OTTAWA, November 10, 2015 (LifeSiteNews) – When Stephen Harper’s Conservatives stopped funding the long-running Court Challenges Program in September 2006, they put an end to what pro-life lawyer Gwen Landolt describes as the most “corrupt, discriminatory and biased programs devised in Canada.”
And it’s a program Liberal Prime Minister Justin Trudeau promised to bring back.
Landolt, vice president of REAL Women of Canada, says she has no doubt that a restored Court Challenges Program will be used, as was its predecessor, by left-wing and anti-life feminist groups as a “a way to get social policies implemented by the courts,” by launching taxpayer-funded Charter-based court challenges.
“Knowing Trudeau and his limited understanding of equality and fairness, I don’t think there’s the slightest chance that those who have established traditional values will be given any recognition by the program,” Landolt told LifeSiteNews, “even though it’s funded by taxpayers.”
And “all sorts of issues that we thought would be put to rest” will be back before the courts, she predicted.
That would include Canada’s law against polygamy, upheld in 2011 by a BC Supreme Court chief justice. “We know that’s going to be challenged.”
And “left-wing extremists” will use the CCP to mount a legal challenge against spanking, she said, by seeking to strike down Section 43 of the Criminal Code, which permits a parent to so discipline a child “if it’s reasonable under the circumstance.”
As Landolt explained in a chapter on the CCP she wrote for an upcoming book on the making of the Charter, Pierre Trudeau’s Liberals started the CCP in 1978 to fund test cases to establish constitutional language rights. Those rights were subsequently entrenched in the 1982 Constitution and Charter of Rights and Freedoms.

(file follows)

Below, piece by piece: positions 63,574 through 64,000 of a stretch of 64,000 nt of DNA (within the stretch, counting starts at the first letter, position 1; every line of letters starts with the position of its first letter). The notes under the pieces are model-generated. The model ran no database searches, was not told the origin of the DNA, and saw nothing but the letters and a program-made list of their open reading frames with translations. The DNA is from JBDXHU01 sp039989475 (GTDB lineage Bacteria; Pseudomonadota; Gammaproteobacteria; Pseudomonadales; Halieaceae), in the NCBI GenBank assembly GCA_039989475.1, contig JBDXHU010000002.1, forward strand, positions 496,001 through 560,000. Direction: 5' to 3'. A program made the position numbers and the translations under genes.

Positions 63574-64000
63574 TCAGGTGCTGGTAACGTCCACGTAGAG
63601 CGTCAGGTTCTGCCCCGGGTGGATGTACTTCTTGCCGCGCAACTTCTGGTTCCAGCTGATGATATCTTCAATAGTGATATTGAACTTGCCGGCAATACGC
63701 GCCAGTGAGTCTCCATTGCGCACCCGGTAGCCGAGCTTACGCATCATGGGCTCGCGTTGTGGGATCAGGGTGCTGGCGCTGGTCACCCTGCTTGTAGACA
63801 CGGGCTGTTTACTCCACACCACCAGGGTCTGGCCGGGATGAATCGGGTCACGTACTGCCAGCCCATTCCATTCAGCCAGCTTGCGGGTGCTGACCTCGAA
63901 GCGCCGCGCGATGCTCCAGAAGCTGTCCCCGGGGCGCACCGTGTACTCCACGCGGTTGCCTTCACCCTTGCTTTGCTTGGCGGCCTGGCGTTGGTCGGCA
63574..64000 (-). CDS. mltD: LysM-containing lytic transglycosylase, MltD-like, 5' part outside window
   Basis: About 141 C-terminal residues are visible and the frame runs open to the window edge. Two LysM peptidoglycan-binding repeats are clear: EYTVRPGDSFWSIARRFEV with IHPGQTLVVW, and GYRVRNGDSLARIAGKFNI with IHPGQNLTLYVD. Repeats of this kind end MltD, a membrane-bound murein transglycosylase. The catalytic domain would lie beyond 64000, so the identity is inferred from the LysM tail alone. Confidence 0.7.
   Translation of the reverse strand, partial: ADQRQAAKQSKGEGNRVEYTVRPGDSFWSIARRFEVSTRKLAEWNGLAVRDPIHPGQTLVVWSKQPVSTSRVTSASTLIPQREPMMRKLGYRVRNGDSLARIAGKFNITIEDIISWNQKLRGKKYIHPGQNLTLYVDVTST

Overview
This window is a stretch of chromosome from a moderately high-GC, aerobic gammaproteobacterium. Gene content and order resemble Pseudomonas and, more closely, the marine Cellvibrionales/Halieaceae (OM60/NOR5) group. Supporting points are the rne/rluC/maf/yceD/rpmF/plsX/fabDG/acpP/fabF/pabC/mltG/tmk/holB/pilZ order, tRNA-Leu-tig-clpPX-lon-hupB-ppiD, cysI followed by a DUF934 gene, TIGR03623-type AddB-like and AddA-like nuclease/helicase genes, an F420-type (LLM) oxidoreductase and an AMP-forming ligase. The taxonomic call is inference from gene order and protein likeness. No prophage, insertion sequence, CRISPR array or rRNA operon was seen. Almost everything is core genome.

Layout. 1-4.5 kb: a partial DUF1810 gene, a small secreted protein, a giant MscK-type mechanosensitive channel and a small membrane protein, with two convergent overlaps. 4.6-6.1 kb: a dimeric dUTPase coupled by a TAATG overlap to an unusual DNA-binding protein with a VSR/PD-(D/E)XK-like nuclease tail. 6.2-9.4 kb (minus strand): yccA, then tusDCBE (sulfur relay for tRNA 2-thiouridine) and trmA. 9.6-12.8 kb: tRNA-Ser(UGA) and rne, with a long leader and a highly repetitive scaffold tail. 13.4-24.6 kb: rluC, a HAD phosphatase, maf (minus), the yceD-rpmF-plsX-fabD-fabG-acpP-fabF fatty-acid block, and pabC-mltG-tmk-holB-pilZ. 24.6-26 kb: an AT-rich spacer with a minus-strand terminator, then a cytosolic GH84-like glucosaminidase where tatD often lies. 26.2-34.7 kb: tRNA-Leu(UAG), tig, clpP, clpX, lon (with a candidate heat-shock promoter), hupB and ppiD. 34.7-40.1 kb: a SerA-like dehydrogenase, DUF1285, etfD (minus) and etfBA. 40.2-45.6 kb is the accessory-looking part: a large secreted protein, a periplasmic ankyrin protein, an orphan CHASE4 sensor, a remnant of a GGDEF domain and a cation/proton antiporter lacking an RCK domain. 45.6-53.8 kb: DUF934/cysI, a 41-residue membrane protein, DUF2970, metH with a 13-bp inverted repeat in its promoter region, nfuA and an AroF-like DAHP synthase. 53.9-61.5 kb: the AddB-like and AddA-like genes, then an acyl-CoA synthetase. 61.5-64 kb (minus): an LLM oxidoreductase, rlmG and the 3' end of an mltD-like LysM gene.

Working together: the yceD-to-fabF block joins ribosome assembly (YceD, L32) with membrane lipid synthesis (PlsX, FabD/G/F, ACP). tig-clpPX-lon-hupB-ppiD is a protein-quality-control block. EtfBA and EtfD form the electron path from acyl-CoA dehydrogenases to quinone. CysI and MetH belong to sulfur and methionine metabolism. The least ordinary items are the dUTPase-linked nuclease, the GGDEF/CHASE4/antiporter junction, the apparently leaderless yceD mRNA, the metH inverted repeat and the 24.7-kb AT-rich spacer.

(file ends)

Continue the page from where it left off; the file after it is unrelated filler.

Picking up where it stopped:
When in 1985 the Charter’s Section 15 equality provisions came into effect, Brian Mulroney’s Conservatives expanded the CCP, giving it a $5 million annual budget to fund “disadvantaged” groups wishing to challenge laws they claimed violated their equality rights.
That included homosexual rights activists, who used CCP funding to mount 41 separate court challenges between 1994 and 2005, writes Landolt.
Indeed, the homosexualist paper Capital Xtra noted in October 19, 2006 that “No group has benefited more from Court Challenges funding than the queer community,” and that CCP funding “helped EGALE win equal marriage rights through the courts in BC, Ontario and Quebec.”
Although the Tories cut the CCP in 1992, Liberal Prime Minister Jean Chrétien brought it back in 1994 as an independent corporation with no government oversight, writes Landolt, a development that “permanently locked in the bias and prejudices of the program.”
A principal beneficiary of that bias was the Toronto-based LEAF, or Legal, Education and Action Fund, which Landolt describes as the “legal arm of the feminist movement.”
Claiming to act on behalf of the disadvantaged group “women,” the aggressively “pro-choice” LEAF used the CCP to fund 140 different court interventions. Or put another way, the CCP funded 75 percent of LEAF’s interventions at the Supreme Court level.
And as Landolt points out, LEAF was hardly a “disadvantaged” group.
From its beginning in 1985 to what Landolt says was its effectual demise after the Harper Conservatives axed the CCP in 2006, LEAF received $2,000,000 from the federal ministry for the Status of Women, not to mention a 1985 gift of $1,000,000 from Ontario Liberal Attorney General Ian Scott.
By contrast, REAL Women applied for CCP funding to intervene in four Charter cases, and was turned down every time, Landolt said.
One of those was the Joe Borowski case, in which the plaintiff put expert testimony before the court to prove that the child in utero was a genetically unique human being, and therefore entitled to be a person under the law.
Not only did the CCP not fund REAL Women for that case, Landolt said, but it asked her to submit her legal arguments, which it then presumably handed over to LEAF, because the LEAF lawyer responded to every one of those arguments in her own Borowski intervention.
It was actions such as these that have led Landolt to view the CCP “absolutely corrupt” and a “disgrace to democracy.”
In Landolt’s view, reviving the CCP is Justin Trudeau’s “typical knee-jerk reaction” to “resurrect” a number of “politically correct” causes that have lain dormant during the Conservatives’ time, but he has “no depth, and no understanding of the collateral damage that some of these issues could cause,” she said.
“Here we go again.”